As a photographer, I was born in New York on September 11, 2001. I was only a few blocks away when the second tower of the World Trade Center collapsed after the attack. All of downtown Manhattan was subsequently evacuated by the police and I, like tens of thousands of others, left the borough via the Brooklyn Bridge. It was an oppressive atmosphere. We walked across the bridge in silence as the column of smoke grew behind us. I held onto my camera, which I had with me. It was that moment that made me realize how short life can be and that from now on, I’d best live it that way, by doing what I like.
What I mean when I talk about street photography are snapshots. Pictures in which the big mess of life is brought to the point compositionally. It’s not the showing of the chaos, but the ordering of the chaos that makes a picture a good one. For me, therefore, it is never about the image, but always about the symbol. When the composition – foreground, middle ground, background – when movement, expression, gesture, contrast, doubling, detail and color underline and enhance the content, a picture gains meaning. Here, street photography has tremendous power because of its great instantaneousness. You see it in the image of the girl who wants to burst the soap bubbles. For me, the soap bubble with the enclosed adults also symbolizes all the constraints of society that oppress the child.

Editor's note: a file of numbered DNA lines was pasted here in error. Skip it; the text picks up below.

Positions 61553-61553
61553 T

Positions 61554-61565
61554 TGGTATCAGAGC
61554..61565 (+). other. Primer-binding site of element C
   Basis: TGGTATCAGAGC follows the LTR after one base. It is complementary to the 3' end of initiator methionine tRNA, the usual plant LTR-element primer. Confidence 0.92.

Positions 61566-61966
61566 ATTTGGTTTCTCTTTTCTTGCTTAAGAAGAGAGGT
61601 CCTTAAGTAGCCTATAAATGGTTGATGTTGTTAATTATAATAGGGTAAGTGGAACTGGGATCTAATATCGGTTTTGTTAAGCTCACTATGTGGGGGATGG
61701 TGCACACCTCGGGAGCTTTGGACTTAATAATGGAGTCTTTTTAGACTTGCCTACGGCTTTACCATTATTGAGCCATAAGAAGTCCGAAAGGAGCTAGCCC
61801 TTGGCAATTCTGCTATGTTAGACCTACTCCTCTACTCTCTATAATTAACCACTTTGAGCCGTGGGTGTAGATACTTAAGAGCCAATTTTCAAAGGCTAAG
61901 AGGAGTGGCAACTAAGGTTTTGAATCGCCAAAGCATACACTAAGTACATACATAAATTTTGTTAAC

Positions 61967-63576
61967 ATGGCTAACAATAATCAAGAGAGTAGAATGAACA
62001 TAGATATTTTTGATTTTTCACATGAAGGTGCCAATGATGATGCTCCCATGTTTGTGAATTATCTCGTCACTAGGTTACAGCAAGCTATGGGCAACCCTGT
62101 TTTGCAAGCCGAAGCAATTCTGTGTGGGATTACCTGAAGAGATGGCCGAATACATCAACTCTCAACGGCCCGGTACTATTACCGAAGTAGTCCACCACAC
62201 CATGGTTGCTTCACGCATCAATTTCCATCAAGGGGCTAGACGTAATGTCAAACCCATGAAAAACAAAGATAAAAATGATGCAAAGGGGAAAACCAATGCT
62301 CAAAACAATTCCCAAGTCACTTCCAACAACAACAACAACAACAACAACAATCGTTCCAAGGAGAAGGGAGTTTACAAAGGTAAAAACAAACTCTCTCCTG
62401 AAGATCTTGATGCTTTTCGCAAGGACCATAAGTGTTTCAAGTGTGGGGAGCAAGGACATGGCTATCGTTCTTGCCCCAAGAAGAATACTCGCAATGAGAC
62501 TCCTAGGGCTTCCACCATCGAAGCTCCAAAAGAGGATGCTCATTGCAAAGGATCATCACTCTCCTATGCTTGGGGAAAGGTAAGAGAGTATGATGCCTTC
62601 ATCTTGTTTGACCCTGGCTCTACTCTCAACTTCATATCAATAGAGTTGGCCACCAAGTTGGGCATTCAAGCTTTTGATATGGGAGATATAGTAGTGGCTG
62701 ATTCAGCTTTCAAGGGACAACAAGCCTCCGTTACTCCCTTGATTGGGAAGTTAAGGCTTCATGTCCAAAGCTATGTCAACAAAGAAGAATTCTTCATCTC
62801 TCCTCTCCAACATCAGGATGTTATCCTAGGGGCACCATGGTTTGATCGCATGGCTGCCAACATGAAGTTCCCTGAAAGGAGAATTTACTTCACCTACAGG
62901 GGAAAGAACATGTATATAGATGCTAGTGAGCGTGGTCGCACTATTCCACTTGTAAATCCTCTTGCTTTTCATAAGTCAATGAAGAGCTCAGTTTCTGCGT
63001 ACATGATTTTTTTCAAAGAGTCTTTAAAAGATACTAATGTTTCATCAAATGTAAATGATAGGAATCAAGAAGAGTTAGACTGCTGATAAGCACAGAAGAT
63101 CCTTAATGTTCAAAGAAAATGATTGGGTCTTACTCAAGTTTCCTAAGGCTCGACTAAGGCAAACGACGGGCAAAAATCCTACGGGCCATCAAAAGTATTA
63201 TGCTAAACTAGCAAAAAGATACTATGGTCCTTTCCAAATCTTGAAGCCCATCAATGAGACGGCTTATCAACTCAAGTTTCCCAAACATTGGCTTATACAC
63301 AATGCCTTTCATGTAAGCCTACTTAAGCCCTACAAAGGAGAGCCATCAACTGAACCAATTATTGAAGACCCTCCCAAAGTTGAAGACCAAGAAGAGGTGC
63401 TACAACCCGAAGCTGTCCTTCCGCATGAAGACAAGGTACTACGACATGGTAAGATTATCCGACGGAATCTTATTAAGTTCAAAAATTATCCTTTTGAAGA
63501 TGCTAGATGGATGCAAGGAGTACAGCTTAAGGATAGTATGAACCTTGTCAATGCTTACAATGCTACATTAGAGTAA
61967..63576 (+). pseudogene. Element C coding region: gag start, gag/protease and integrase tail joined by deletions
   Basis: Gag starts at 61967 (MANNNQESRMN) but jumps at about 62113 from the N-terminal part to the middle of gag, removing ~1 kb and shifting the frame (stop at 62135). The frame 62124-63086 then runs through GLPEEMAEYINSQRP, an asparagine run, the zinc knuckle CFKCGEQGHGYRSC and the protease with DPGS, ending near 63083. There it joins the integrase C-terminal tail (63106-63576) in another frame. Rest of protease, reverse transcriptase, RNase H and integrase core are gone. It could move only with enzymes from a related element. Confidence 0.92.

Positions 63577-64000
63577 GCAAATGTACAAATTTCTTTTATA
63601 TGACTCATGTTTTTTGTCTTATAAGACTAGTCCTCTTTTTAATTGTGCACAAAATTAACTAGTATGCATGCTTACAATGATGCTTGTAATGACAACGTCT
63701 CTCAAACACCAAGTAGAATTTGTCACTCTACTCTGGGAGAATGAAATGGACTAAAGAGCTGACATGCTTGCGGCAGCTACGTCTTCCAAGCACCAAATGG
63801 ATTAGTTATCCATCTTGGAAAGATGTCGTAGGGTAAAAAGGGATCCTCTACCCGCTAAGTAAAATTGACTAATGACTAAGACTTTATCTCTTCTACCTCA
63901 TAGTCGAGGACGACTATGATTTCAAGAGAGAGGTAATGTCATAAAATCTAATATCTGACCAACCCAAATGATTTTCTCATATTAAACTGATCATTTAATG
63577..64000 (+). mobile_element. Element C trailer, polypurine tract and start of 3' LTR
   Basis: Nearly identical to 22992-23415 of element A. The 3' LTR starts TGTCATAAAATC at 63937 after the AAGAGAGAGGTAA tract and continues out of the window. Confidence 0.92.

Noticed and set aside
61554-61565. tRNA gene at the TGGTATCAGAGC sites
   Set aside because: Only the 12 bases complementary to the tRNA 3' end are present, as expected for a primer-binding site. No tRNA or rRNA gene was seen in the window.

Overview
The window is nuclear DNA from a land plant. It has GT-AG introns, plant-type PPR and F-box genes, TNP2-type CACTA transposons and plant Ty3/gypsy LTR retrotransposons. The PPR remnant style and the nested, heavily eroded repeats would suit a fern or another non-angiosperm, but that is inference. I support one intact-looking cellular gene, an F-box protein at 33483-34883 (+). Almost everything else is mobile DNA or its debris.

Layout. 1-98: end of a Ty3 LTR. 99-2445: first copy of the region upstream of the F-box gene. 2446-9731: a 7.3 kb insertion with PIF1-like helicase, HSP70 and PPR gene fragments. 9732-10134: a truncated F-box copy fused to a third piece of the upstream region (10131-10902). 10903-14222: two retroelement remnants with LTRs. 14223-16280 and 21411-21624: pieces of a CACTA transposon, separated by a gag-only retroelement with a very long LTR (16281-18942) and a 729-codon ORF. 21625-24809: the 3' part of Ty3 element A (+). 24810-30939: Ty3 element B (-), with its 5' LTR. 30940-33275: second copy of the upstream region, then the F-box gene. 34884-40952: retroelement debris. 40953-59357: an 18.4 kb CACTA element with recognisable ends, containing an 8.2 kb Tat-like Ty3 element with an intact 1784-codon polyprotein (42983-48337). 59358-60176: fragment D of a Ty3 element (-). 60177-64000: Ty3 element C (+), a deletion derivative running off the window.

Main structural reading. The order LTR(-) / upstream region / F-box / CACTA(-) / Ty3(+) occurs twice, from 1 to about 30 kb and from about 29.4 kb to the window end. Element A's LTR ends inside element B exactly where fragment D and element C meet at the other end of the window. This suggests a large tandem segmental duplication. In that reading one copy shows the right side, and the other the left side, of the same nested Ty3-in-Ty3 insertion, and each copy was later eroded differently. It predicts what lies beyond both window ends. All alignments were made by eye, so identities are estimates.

I take photos wherever I am. On the way to the supermarket, in the subway, in the pub or on a trip to the airfield.
Whenever I see something. On the streets of Berlin especially from March to November.
It’s my way of expressing myself. It comes closest to the feeling of being truly free. No goal, no expectations, just wandering, observing, following intuition and photographing.